Virtual Mentor. November 2011, Volume 13, Number 11: 753-756.
Political Discussions in the Exam Room
Educating patients is an important part of practicing medicine, and, especially when health care-related legislation is changing, doctors may receive political questions from patients. They may want to have brief, prepared answers to such questions, but they should protect the clinical relationship by limiting discussions that are too long or too heated.
Commentary by Jack P. Freer, MD
Dr. Buccarelli is already behind schedule when he encounters his next patient, Mr. Van Ware. Mr. Van Ware is coming in for a follow-up appointment after a lingering, viral URI that finally resolved. He is politically engaged and has been following the Affordable Care Act legislation closely. His own insurance premiums have risen, and he asks what Dr. Buccarelli thinks of the individual mandate for health insurance.
“You think it’s fair that a young, healthy guy like me should be shouldering the bill for chronic care for the elderly?” Mr. Van Ware asks. Dr. Buccarelli replies in a general way that the current health system has its flaws and he is just happy that legislators are attempting to address the problems. Unsatisfied, Mr. Van Ware repeats his question about young people subsidizing older people’s expensive end-of-life care.
After a couple back-and-forths, in which Dr. Buccarelli politely explains that the ACA is 2,000 pages long and very complicated and that it will be years before the regulations are ironed out, Mr. Van Ware says, “Seriously, Doctor. You must know more about this new act than I do. Do you think the mandate that all of us, healthy or not, have to buy insurance is constitutional? Isn’t it socialism?”
Dr. Buccarelli considers all the answers he can offer Mr. Van Ware (who seems to have forgotten that, young healthy man that he is, he has had a serious URI for several weeks). Dr. Buccarelli feels his clinician’s role conflicting with his educator’s role and, meantime, his waiting room continues to fill.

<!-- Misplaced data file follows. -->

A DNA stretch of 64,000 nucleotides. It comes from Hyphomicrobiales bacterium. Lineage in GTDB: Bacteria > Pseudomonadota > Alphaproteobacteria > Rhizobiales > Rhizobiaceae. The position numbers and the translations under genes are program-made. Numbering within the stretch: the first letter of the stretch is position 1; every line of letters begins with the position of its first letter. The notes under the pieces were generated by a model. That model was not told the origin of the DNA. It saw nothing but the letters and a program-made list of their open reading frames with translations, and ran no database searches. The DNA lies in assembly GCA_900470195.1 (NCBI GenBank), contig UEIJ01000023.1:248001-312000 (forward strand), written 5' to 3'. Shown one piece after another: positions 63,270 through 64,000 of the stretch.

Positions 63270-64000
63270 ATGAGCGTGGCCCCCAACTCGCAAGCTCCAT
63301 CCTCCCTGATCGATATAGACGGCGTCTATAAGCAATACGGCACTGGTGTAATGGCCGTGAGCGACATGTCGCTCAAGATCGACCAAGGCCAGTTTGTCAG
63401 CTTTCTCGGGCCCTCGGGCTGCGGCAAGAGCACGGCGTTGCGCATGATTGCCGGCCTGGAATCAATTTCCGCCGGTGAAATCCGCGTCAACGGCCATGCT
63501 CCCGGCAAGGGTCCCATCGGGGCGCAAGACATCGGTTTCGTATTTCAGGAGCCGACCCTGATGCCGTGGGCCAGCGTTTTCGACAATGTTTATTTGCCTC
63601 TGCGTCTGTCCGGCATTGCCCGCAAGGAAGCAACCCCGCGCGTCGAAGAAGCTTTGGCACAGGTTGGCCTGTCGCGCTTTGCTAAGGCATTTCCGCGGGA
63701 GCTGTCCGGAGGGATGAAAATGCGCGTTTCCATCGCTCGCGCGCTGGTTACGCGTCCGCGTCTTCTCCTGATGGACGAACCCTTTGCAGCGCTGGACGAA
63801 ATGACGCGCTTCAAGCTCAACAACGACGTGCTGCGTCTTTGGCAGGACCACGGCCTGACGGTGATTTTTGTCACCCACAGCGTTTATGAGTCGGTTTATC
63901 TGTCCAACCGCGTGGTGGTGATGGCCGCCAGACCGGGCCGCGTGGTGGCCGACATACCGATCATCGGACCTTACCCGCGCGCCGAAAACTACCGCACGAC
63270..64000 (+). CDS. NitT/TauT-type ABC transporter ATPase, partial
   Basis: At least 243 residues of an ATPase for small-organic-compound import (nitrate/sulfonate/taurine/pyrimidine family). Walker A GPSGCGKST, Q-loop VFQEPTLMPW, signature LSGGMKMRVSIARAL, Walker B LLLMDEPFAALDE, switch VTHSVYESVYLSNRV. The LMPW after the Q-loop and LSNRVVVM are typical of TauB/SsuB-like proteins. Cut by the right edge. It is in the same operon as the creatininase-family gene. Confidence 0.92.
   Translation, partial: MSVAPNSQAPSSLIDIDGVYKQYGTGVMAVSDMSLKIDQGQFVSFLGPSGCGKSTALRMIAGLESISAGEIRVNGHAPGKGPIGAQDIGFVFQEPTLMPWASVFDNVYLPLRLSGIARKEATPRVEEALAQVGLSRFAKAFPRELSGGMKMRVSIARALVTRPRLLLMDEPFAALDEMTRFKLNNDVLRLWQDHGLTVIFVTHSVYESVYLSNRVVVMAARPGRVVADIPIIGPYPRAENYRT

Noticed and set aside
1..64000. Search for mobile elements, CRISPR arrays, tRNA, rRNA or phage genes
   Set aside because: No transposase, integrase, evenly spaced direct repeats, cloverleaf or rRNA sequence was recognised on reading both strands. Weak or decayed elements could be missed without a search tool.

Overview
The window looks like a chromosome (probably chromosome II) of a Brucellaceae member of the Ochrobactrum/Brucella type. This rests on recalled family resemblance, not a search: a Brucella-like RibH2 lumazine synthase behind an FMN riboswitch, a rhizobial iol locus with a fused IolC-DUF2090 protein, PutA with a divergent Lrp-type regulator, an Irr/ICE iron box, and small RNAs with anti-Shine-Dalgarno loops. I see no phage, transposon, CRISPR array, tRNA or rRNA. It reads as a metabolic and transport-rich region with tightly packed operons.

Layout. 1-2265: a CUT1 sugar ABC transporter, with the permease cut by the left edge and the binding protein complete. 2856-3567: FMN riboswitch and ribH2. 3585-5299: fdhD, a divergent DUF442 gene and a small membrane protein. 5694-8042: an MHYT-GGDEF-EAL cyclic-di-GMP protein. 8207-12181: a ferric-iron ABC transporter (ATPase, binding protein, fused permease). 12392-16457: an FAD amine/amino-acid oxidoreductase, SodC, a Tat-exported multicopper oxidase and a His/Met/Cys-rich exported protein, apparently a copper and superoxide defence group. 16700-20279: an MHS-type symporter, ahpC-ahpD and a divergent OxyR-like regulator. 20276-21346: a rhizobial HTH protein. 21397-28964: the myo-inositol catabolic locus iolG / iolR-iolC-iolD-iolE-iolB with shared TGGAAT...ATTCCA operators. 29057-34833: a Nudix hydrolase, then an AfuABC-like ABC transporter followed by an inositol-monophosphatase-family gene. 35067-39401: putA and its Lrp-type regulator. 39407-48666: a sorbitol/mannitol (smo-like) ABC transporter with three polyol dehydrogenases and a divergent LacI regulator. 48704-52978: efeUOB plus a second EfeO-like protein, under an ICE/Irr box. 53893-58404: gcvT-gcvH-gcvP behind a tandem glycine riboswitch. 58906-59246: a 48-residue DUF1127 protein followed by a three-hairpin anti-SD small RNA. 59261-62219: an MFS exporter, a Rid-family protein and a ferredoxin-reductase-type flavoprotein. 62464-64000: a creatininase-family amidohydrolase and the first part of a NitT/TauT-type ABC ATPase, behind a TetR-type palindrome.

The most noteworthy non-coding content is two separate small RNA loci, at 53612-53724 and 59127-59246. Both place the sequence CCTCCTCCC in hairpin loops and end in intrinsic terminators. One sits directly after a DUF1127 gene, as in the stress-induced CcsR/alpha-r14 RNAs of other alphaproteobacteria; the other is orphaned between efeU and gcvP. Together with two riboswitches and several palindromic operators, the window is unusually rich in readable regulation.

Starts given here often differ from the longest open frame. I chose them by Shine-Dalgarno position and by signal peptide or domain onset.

Dr. Buccarelli’s predicament is familiar to physicians who have spent any time in ambulatory clinical care. Falling behind schedule is annoying to patients and aggravating to doctors. Mr. Van Ware, with his resolving URI, ought to be an easy opportunity to catch up a little. Instead, patients often surprise us with unexpected symptoms or (as in this case) an urgent need to talk about current events.
Educating patients is an important part of practicing medicine. Aside from clinically relevant teaching that concerns the patient’s own condition, physicians have a broader role to share their unique perspective and knowledge with the public. Certainly, physicians have an inside track about health policy and health care reform. And yet, Mr. Van Ware may not be asking for Dr. Buccarelli’s opinion as much as he is grandstanding and debating an issue dear to his heart. He may be simply broadcasting his opinion to a captive audience (an opinion that is unlikely to change, no matter what Dr. Buccarelli says). Having attempted a polite diversion, Dr. Buccarelli can either address the issue or unequivocally notify the patient that the discussion is over. Giving Mr. Van Ware the benefit of the doubt, it may be that he is truly interested in his physician’s views. In that case, Dr. Buccarelli should have a few tight, informed comments to make about this important public policy issue directly related to medical practice.
Health insurance is a gamble, a bet. In a sense, you are betting that you will get sick or injured. If you “lose” the bet, you lose your wager (the insurance premium). If you “win” the bet, your payoff is that the cost of your medical care (or a very large part of it) is covered. Even young, healthy Mr. Van Ware can get hit by a dump truck running a stop sign later today and wind up being the recipient of several thousand dollars’ worth of medical care before the month is out. Groups like the Amish recognize health insurance as gambling and reject it. Interestingly, the ACA contains a religious exemption . Although not specified in the law, many feel that Anabaptists (Amish, Mennonites, Hutterites) and Muslims might qualify under this provision .
Emergency medical care is already provided to the uninsured, and the costs are shared by others in society. When Mr. Van Ware gets hit by that dump truck, he will be taken to a hospital and treated, regardless of whether he has insurance. The Emergency Medical Treatment and Active Labor Act, EMTALA, passed in 1986 as part of the Consolidated Omnibus Budget Reconciliation Act (COBRA), requires hospitals to provide emergency care regardless of insurance coverage or ability to pay . If Mr. Van Ware were given the choice to opt out of insurance coverage altogether, society would still share the cost of his care. Fortunately, we do not live in a society that allows uninsured people to die for lack of treatment. So, whether Mr. Van Ware realizes it or not, young, healthy, intact people already pay for the care of the old, sick, and injured. Costs are shifted to the government through taxes as well as higher insurance premiums across the board.